How much will the Fed shrink its balance sheet? | Banks face too many capital ratios, Fed official says | US officials look to fix derivatives rules
September 19, 2017
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How much will the Fed shrink its balance sheet?
How much will the Fed shrink its balance sheet?
Yellen (Mark Wilson/Getty Images)
Federal Reserve Chair Janet Yellen is widely expected to announce this week the start of passive unwinding of the central bank's $4.5 trillion portfolio, but how much the balance sheet will shrink remains unknown. The Fed's liabilities have increased, so the balance sheet must remain larger than the 2008 level, which was less than $900 billion.
The Wall Street Journal (tiered subscription model) (9/18) 
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Banks face too many capital ratios, Fed official says
Regulators seem to agree banks face too many capital ratios but have difficulty agreeing on which to keep to simplify the capital regime, says David Lynch, deputy associate director of supervision and regulation at the Federal Reserve. "I think some things that might be considered are combining some of the measures into a single one," he said.
Risk (subscription required) (9/18) 
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US officials look to fix derivatives rules
Post-crisis rules on swaps trading, clearinghouses and international coordination should be changed only where necessary, say Commodity Futures Trading Commission Chairman J. Christopher Giancarlo, Craig Phillips of the Treasury Department and Vice President Mike Pence's economist, Mark Calabria. A Treasury report to be released next month details the Trump administration's stance on recalibrating trading rules.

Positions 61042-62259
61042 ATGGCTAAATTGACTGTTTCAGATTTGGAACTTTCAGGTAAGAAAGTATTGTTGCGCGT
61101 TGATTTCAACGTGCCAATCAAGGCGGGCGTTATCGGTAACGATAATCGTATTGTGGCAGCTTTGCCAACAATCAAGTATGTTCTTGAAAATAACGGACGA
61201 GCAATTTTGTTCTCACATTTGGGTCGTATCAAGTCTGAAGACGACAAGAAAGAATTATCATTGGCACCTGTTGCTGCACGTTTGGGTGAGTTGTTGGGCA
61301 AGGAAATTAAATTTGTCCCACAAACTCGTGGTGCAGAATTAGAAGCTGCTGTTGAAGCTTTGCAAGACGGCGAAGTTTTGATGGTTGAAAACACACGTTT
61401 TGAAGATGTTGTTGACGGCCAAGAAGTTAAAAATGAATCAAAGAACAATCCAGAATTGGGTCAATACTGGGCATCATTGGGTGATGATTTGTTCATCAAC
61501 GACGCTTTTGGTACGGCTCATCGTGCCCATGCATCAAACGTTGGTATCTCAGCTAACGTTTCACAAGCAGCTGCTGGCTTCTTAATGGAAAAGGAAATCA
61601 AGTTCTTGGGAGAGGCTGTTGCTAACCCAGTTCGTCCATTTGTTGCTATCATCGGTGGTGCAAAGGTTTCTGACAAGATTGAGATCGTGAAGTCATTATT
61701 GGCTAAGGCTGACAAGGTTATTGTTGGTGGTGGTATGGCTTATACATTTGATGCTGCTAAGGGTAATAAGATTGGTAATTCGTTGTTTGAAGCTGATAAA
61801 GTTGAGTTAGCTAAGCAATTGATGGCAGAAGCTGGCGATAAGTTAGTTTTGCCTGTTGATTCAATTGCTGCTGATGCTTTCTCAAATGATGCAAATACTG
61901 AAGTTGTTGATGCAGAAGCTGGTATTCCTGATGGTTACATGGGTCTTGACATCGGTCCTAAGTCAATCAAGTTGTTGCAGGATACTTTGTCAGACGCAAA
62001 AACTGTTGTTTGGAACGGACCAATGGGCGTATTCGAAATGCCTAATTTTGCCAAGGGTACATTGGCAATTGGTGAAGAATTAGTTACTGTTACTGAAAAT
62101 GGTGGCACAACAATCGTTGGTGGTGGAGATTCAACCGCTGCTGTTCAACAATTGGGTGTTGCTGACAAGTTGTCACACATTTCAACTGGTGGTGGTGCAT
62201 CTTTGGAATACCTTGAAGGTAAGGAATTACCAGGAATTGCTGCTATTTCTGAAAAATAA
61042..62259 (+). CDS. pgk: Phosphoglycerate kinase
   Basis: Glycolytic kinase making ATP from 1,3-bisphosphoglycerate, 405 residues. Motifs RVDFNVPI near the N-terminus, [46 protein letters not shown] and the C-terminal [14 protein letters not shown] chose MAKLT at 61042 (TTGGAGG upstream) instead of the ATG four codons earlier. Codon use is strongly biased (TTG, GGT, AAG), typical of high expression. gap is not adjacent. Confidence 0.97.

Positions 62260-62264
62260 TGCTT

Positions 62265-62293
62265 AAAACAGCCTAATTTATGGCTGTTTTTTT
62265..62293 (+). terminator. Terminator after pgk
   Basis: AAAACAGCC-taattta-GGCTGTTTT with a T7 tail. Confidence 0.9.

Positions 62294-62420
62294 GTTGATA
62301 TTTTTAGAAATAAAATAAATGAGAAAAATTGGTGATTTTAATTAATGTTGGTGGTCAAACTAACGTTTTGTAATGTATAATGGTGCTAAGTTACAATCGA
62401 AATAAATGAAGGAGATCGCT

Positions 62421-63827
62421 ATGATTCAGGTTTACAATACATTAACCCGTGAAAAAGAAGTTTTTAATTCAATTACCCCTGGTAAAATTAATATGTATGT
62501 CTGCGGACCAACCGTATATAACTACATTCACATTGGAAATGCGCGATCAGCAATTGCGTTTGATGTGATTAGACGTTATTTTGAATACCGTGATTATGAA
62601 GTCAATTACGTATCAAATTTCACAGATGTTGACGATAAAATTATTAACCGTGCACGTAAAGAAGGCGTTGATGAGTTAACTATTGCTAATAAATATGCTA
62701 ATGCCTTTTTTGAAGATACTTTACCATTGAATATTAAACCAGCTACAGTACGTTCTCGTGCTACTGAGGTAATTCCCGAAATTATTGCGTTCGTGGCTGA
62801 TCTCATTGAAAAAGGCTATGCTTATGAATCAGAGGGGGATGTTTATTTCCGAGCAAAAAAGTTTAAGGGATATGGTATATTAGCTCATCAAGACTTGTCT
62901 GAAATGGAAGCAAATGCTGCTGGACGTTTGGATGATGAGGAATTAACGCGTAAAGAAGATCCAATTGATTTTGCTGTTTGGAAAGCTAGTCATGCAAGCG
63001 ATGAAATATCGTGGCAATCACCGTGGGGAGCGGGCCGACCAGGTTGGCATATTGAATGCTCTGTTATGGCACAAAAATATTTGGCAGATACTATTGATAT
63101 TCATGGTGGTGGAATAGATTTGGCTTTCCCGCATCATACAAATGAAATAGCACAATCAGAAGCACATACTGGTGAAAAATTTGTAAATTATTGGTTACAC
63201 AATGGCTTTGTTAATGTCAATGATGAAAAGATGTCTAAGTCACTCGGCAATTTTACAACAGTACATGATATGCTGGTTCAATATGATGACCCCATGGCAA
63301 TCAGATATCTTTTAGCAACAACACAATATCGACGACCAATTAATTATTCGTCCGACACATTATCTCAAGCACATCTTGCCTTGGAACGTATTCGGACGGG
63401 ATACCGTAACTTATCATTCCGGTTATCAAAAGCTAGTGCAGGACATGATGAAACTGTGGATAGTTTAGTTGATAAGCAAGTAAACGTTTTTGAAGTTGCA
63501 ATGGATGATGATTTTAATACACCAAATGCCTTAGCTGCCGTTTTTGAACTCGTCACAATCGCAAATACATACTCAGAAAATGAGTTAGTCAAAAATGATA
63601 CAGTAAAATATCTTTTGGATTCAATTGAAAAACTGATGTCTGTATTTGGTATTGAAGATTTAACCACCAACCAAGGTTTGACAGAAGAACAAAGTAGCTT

The Wall Street Journal (tiered subscription model) (9/18) 
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National News
White House rejects study showing refugees aid economy
The Trump administration has rejected findings of a study by the Department of Health and Human Services that refugees have contributed $63 billion more to government revenue than they have cost the US during the past 10 years. The study was completed toward the end of July but has not been made public.
The New York Times (free-article access for SmartBrief readers) (9/18) 
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Financial and Tax Update
Groups want 24-month delay of fiduciary rule
The financial industry is urging the Labor Department to extend postponement of full enforcement of the fiduciary rule from 18 months to 24 months. Organizations including the National Association of Insurance and Financial Advisors and the Securities Industry and Financial Markets Association said in comments to the department that 18 months isn't enough to properly review and then comply with the rule.
Financial Advisor online (9/18) 
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Employment Focus
La. senator seen as swing vote on arbitration rule
Sen. John Kennedy, R-La., says he is undecided on legislation to block the Consumer Financial Protection Bureau's arbitration rule. Television ads aimed at Kennedy are airing in Louisiana, and bank lobbyists have met with the senator in Washington, D.C.
The Advocate (Baton Rouge, La.) (9/17)